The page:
The film follows Patrick Bateman, a Wall Street executive in the prime of his life who is surrounded by equally affluent and aesthetic contemporaries. He is achingly vapid and appears not to have a sincere relationship with anyone, not even his ‘supposed fiancé’ Evelyn (Reese Witherspoon). In Bateman’s world, everything is for surface value, even his job, which he continues with because he ‘wants to fit in’. As the strain of his lifestyle begins to overwhelm him, Bateman begins to indulge in his violent urges.

The film is adapted from Bret Easton Ellis’ 1991 controversial novel of the same name. As anyone who has read ‘American Psycho’ will testify, there are passages that are simply unfilmable; the film was always going to be toned down in comparison. However, I feel the film has been neutered somewhat, I feel the film is lacking a visceral edge, it nails the satire, but it isn’t quite dark enough.

As the novel progresses, Patrick Bateman becomes increasingly psychotic and depraved, he descends into the depths of madness, and this isn’t quite captured in the film. As sordid as it sounds, I do believe the film should have been crueller, darker; it should have put more emphasis on the depersonalisation and sadism of Bateman. There is one moment concerning an axe and a raincoat which is thoroughly entertaining and memorable, however it borders almost on slapstick, which it certainly didn’t in the novel. The violence rightfully didn’t enter exploitation cinema territory, I wouldn’t wish for gratuity. But, then again, how do you define gratuitous? At what point does a film or book become gratuitous? These are questions that were at the forefront of my mind when reading the novel, and I think it’s very hard to answer.

Despite this, it is a good adaptation; Harron and Turner’s script is sharp and overall makes good use of its difficult source material. For instance, the film incorporates the book’s music chapters to great comic effect; Bateman expressing his admiration and laughably deep analysis of Genesis, Whitney Houston and Huey Lewis and The News to prospective victims. Through these scenes the viewer witnesses the lengths of Bateman’s vapidity.

It is a rather difficult film to wholly appreciate and absorb on initial viewing, which is good, because I feel ‘American Psycho’ has much replay value; I have revisited both the book and film countless times. Much like the novel, the film polarised audiences, and it doesn’t surprise me. When viewing for the first time, one must appreciate Bret Easton Ellis used a large helping of hyperbole to convey his message of greed and superficiality, and also a good deal of surrealism. The film isn’t entirely rooted in reality. The way in which Bateman’s associates repeatedly forget each other’s names and identities and how Bateman’s actions become questionably implausible may confuse or deter the viewer. However, some would say that in our world of revolting socialites and vacuous celebrity and fashion culture, the extent of American Psycho’s hyperbole is becoming increasingly dubious in places.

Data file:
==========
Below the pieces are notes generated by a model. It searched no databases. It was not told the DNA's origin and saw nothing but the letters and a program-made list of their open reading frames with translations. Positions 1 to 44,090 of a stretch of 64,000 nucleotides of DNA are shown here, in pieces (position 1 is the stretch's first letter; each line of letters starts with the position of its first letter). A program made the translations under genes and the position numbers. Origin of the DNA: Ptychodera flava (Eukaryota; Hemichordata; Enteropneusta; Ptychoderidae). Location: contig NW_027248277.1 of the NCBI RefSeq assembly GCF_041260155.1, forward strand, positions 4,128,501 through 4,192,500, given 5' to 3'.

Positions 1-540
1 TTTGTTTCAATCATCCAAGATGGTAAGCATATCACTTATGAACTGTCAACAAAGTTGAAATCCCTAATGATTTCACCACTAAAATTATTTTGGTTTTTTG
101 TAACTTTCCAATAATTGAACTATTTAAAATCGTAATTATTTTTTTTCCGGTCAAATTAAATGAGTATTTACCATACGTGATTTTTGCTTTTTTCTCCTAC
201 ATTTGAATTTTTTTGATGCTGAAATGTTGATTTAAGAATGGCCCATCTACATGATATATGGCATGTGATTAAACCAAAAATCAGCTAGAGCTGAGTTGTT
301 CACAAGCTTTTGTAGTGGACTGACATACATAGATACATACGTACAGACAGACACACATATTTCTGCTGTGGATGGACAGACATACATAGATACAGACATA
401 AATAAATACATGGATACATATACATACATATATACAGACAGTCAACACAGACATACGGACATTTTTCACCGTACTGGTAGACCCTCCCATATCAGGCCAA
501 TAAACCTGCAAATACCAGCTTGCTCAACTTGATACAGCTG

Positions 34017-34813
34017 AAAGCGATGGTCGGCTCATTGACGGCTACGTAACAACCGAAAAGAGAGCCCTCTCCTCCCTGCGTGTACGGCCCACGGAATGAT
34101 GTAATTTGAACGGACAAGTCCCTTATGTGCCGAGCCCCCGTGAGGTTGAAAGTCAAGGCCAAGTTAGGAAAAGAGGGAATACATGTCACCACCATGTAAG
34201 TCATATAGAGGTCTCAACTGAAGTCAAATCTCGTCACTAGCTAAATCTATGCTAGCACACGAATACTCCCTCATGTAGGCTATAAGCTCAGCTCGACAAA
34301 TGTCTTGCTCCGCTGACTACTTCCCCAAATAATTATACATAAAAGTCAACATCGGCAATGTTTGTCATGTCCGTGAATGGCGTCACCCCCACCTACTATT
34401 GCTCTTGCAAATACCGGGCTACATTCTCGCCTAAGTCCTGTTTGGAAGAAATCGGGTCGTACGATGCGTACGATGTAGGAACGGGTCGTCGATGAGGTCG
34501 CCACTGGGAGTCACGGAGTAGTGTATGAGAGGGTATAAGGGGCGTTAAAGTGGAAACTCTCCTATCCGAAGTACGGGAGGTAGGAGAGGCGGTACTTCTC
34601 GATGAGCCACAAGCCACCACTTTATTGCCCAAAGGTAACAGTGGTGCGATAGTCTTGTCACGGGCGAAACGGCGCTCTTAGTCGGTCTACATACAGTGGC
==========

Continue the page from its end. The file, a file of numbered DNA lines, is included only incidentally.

‘American Psycho’ is a peculiar creation. Many people get it and love it, however I’m sure many would be perplexed by it, maybe completely disappointed by it. I am biased, but I know that I am one of many people who fully appreciate ‘American Psycho’, part of a large group who will know what you mean when you say ‘I have to return some videotapes’. Some won’t like or appreciate it, and that’s no detriment of the viewer’s, but if you do, then I think you’ll find yourself revisiting the film and picking up a copy of Ellis’ compulsively readable novel. However, regardless of whether you like it, I can guarantee that you’ll never hear Phil Collins’ ‘Sussudio’ in the same way again.

90%